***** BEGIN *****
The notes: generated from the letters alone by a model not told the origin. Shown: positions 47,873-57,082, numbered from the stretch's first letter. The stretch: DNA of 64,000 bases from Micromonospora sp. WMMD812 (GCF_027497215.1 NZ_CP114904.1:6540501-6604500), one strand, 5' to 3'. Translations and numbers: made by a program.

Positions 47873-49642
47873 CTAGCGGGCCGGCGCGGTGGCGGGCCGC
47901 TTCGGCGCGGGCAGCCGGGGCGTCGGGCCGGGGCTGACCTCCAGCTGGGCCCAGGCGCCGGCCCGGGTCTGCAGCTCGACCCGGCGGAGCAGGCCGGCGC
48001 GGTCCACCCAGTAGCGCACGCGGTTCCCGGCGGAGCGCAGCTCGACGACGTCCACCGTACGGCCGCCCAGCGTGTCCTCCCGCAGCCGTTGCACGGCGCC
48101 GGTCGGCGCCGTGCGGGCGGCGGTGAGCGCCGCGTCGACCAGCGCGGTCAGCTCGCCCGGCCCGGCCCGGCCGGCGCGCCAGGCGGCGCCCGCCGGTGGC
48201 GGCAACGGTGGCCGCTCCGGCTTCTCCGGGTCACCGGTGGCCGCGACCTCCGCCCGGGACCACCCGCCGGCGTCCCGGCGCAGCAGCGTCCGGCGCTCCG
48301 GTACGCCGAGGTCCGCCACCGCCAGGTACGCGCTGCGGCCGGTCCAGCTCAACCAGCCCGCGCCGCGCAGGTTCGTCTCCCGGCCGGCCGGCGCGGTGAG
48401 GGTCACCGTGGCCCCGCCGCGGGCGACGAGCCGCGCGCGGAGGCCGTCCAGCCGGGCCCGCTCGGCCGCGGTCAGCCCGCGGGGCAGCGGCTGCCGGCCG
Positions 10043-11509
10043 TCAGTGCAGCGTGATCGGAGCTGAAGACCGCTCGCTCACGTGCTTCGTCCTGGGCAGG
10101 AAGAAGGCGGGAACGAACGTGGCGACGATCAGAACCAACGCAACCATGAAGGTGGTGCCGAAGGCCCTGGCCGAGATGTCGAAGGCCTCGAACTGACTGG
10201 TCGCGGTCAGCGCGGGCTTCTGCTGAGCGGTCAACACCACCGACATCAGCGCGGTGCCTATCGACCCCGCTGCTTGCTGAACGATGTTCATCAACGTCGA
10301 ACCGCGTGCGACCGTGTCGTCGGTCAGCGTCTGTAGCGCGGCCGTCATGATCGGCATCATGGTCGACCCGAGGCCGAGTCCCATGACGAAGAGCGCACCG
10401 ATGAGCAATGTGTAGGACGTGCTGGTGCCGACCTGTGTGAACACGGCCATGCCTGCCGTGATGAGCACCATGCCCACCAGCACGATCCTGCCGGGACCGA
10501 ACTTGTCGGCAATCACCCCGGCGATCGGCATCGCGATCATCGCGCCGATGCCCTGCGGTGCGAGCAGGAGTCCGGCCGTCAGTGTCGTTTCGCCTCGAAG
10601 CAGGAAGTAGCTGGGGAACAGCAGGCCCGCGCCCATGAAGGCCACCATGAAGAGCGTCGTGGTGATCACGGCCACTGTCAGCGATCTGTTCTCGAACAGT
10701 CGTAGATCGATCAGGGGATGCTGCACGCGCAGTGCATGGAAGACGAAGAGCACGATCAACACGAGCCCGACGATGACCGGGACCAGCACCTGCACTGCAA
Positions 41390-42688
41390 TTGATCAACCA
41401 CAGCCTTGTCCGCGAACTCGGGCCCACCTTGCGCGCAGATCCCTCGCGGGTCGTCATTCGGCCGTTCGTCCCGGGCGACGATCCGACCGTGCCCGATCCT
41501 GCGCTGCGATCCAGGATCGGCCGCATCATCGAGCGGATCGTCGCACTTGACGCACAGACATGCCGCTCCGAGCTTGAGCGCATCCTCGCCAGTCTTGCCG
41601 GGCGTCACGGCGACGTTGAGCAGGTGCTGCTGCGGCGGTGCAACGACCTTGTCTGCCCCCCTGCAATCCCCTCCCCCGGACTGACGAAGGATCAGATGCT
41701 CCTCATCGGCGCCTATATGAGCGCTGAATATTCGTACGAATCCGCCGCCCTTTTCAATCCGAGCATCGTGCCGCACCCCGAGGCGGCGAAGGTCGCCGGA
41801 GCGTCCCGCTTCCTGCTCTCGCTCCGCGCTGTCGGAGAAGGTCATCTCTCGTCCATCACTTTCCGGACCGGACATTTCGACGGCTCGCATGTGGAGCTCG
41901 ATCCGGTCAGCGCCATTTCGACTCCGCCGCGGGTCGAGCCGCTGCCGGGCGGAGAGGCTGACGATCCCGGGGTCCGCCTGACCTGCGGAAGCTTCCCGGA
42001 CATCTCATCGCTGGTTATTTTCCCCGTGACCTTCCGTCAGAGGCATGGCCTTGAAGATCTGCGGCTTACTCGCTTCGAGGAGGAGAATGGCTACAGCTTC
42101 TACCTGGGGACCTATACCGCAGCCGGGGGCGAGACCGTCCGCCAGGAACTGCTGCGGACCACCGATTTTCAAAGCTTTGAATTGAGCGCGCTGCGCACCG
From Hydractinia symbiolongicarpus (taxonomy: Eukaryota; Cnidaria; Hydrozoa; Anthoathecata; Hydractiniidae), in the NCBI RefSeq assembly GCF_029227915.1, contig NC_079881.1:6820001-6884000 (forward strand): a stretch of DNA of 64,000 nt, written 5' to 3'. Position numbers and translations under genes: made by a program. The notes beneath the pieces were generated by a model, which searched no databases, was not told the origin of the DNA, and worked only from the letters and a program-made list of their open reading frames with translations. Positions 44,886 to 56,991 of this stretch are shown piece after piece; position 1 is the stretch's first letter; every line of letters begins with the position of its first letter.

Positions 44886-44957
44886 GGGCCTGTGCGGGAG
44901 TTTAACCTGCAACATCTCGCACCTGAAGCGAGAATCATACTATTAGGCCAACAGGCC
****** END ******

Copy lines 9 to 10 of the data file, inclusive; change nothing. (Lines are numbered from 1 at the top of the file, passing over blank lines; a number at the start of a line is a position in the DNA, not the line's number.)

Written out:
48401 GGTCACCGTGGCCCCGCCGCGGGCGACGAGCCGCGCGCGGAGGCCGTCCAGCCGGGCCCGCTCGGCCGCGGTCAGCCCGCGGGGCAGCGGCTGCCGGCCG
Positions 10043-11509